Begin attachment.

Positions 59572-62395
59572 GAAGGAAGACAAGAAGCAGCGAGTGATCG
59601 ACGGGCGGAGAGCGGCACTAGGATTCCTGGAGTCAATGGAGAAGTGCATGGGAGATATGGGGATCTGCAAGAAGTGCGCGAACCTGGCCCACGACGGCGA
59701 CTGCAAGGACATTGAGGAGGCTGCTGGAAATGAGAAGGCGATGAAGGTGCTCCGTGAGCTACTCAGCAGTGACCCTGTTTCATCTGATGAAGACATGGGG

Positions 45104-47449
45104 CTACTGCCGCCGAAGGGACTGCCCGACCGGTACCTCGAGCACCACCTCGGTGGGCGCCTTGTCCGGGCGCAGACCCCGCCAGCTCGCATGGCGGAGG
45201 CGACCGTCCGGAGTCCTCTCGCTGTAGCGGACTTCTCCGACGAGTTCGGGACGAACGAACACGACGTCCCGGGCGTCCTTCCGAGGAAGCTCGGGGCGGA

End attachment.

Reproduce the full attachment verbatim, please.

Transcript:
Positions 59572-62395
59572 GAAGGAAGACAAGAAGCAGCGAGTGATCG
59601 ACGGGCGGAGAGCGGCACTAGGATTCCTGGAGTCAATGGAGAAGTGCATGGGAGATATGGGGATCTGCAAGAAGTGCGCGAACCTGGCCCACGACGGCGA
59701 CTGCAAGGACATTGAGGAGGCTGCTGGAAATGAGAAGGCGATGAAGGTGCTCCGTGAGCTACTCAGCAGTGACCCTGTTTCATCTGATGAAGACATGGGG

Positions 45104-47449
45104 CTACTGCCGCCGAAGGGACTGCCCGACCGGTACCTCGAGCACCACCTCGGTGGGCGCCTTGTCCGGGCGCAGACCCCGCCAGCTCGCATGGCGGAGG
45201 CGACCGTCCGGAGTCCTCTCGCTGTAGCGGACTTCTCCGACGAGTTCGGGACGAACGAACACGACGTCCCGGGCGTCCTTCCGAGGAAGCTCGGGGCGGA